Back in early July I began reading through George R.R. Martin’s A Song Of Ice And Fire series again beginning with A Game of Thrones hoping to get caught up and read the newest installment along with everyone else. I suppose it is a bit of a testament to how dense those books are or how slow a reader I am that it took me until about a week and a half ago to get to the fifth installment released earlier this year entitled A Dance With Dragons. I actually had planned on doing full reviews for each book but then I got lazy and decided that it would probably be best just to do one for the latest entry. Believe me, you don’t want to read me gush for 2,000 words about how amazing A Storm of Swords is because that may be my favorite novel of all time. Seriously one of the most compelling pieces of literature I’ve ever read, not just in the fantasy genre. Seriously. That thing is the balls.
I barely made it through the fourth novel, A Feast For Crows, because my favorite characters didn’t get any spotlight during that particular installment and some of the new characters given focus were less than interesting to me. Also it falls into one of the classic missteps of writing where a character knows less than the audience and never quite catches up until the very end. The fact that we know how pointless their quest is makes it difficult to get through those chapters. There’s a lot less of that from A Dance With Dragons. The book runs alongside A Feast For Crows chronologically for a majority of the book but handles the characters who didn’t get covered in the last book; Bran & Arya, Jon Snow, Tyrion, Dany Targaryen, et. al.
Let me be perfectly frank, the Dany chapters can be a slog. I know. But there is enough intrigue there to keep you going to the more riveting chapters. Anything with Jon Snow, Tyrion, Bran or everyone’s new favorite villain Ramsay Bolton is great. I’m not going to mince words. It’s great stuff. There is a lot revealed here that sets up everyone to the point where we can begin moving to the ultimate climax. Basically, the shit will hit the fan in the next installment in ways we haven’t seen since A Storm of Swords. There are hints of it here but the real nitty gritty is going to come in the final two books.
I don’t want to spoil anything for anyone who hasn’t read the books but there are some major reveals that will make people geek out and the novel ends much stronger than A Feast for Crows. It’s not near as good as A Storm of Swords but then again it would take a miracle to surpass that particular book. That thing is phenomenal.
Now let’s just hope we don’t have to wait another five years for the next book.
Whatever reservations I may have had regarding this series with the first episode were cleansed with this week’s installment. To say that they knocked it out of the park would be a massive understatement. This episode SOLIDIFIES what makes the series a standout and that is the vivid nature of the intrigue between the Stark and Lannister families. The seething discord between the two needs to feel genuine for the series to work and I’ll be damned if by the end of the episode they didn’t establish that element as firmly under control. The little son-of-a-bitch playing Joffrey exudes a level of pretentious elitism that you cannot help but despise and young Maisie Williams portrays Anya Stark with a state of stone-willed confidence that she seems poised to become the breakout star of the series.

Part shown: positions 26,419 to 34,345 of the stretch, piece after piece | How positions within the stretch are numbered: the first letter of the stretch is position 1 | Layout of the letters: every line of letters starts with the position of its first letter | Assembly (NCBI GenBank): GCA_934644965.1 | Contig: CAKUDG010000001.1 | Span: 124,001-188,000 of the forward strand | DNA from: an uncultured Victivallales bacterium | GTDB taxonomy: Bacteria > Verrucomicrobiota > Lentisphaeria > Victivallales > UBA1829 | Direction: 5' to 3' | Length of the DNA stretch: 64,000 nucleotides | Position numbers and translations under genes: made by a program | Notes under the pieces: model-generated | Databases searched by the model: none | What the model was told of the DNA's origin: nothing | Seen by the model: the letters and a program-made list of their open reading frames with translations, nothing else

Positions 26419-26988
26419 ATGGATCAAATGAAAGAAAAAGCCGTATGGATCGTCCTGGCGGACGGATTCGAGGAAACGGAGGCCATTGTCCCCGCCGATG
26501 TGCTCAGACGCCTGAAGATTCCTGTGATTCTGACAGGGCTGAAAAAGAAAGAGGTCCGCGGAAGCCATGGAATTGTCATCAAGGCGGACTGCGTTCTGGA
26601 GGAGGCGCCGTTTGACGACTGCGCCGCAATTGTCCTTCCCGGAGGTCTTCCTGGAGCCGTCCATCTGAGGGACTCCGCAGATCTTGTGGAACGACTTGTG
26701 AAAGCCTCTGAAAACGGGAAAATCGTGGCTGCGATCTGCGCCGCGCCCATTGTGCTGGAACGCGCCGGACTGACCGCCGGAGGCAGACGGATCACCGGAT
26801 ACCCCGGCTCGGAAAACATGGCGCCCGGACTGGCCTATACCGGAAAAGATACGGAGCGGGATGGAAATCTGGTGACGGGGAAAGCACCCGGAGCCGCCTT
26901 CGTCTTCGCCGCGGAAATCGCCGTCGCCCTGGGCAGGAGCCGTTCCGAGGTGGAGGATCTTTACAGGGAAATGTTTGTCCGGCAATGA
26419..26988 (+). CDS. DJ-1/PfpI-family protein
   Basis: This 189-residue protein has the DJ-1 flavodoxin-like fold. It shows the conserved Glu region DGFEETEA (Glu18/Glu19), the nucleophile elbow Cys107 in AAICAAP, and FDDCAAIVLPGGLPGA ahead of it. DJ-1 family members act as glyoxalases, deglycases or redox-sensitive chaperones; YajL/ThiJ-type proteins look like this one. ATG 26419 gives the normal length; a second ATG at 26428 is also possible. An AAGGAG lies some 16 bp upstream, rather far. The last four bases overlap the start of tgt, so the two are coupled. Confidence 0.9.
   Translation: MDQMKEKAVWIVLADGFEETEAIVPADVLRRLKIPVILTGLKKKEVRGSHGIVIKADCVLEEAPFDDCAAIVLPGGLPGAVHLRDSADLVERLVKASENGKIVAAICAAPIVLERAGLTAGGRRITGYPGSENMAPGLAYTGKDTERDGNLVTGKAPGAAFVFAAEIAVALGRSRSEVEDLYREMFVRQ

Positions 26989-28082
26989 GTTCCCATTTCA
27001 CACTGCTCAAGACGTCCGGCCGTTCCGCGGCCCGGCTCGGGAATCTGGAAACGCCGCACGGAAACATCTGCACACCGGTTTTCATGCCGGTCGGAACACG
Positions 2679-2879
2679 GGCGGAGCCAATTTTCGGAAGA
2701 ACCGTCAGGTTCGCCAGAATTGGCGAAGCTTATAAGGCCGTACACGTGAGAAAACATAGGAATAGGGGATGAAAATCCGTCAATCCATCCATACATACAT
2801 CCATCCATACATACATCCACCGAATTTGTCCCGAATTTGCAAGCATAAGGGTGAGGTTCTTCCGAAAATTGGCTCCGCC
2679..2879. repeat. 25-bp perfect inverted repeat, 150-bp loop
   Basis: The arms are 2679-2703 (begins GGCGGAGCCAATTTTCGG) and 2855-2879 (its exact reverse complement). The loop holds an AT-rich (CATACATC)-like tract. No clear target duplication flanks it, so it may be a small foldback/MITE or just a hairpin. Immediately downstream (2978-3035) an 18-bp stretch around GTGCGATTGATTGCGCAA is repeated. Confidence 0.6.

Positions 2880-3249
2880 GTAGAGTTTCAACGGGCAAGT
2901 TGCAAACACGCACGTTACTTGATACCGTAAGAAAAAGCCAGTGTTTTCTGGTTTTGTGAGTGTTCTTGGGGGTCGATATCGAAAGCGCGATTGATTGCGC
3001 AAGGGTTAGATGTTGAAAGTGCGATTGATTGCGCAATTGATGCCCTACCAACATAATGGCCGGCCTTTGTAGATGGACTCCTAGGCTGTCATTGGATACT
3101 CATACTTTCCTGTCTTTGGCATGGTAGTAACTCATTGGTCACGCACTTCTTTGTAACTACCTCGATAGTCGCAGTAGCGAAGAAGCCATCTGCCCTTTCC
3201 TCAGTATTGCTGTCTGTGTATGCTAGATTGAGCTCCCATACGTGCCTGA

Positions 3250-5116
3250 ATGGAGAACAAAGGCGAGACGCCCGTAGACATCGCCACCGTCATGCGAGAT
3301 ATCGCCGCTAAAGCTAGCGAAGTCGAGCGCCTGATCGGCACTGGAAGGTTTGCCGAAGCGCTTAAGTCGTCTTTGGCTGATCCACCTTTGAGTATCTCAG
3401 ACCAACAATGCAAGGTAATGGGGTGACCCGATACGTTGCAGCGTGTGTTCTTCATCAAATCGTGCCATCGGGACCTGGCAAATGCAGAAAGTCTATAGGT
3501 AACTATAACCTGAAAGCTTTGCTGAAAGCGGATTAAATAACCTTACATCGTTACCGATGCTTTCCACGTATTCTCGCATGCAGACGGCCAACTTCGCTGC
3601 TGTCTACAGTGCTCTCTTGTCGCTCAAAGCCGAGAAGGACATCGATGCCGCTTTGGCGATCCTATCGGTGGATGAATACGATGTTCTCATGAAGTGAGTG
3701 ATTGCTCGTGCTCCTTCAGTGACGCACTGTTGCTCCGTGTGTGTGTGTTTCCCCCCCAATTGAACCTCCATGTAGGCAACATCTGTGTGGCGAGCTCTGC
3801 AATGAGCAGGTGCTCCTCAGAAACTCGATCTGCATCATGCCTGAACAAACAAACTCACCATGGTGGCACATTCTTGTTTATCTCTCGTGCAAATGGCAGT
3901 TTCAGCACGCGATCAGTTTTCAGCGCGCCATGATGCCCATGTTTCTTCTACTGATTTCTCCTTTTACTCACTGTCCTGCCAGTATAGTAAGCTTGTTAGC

I cannot truly explain how well produced this show is. It’s been quite a while since I looked at the source material. I was fairly young and only at the beginning of my foray into fantasy literature. The book was overwhelming to the point that I never ventured onto the second novel. I plan to rectify that soon, as the show has more than rekindled my interest in the books. But no matter how faithful it is or isn’t to the source material, the show stands on its own as an amazing work of television excellence. The actors all portray their characters with refreshing zeal and it never comes off as overly hokey or disorienting as some fantasy adaptations can and often do. I haven’t felt this engaged in the – of a show on television since The Wire or Deadwood. I suppose HBO has some secret that I’m just not privy to.
The one element that keeps cropping up is the focus on sex, sex, all the time, sex. The King reminisces about past sexual conquests with starry-eyed glee. Drogo’s new bride learns the secrets of carnal pleasure in a pseudo-sapphoerotic display of lesbianic ho-mance. The major crux of the conflict comes as a result of a young boy witnessing some vividly portrayed incestuous relations for Crom’s sake. All of this might seem like they’re going overboard in attempts to draw in the over-sexed adolescent male demographic but at the same time none of the sex in this series feels gratuitous to me, instead coming from an organic point of view. Sexual norms and taboos are part of what drive the political landscape of the seven kingdoms. We learn in this episode that the Night’s Watch conscripts rapists into their ranks as an alternative to punitive castration. The prevalence of sex in this series is not an attempt to titillate, in most cases, but it is instead an undercurrent that is always in motion to provide the narrative with a tie to the basic nature of human existence.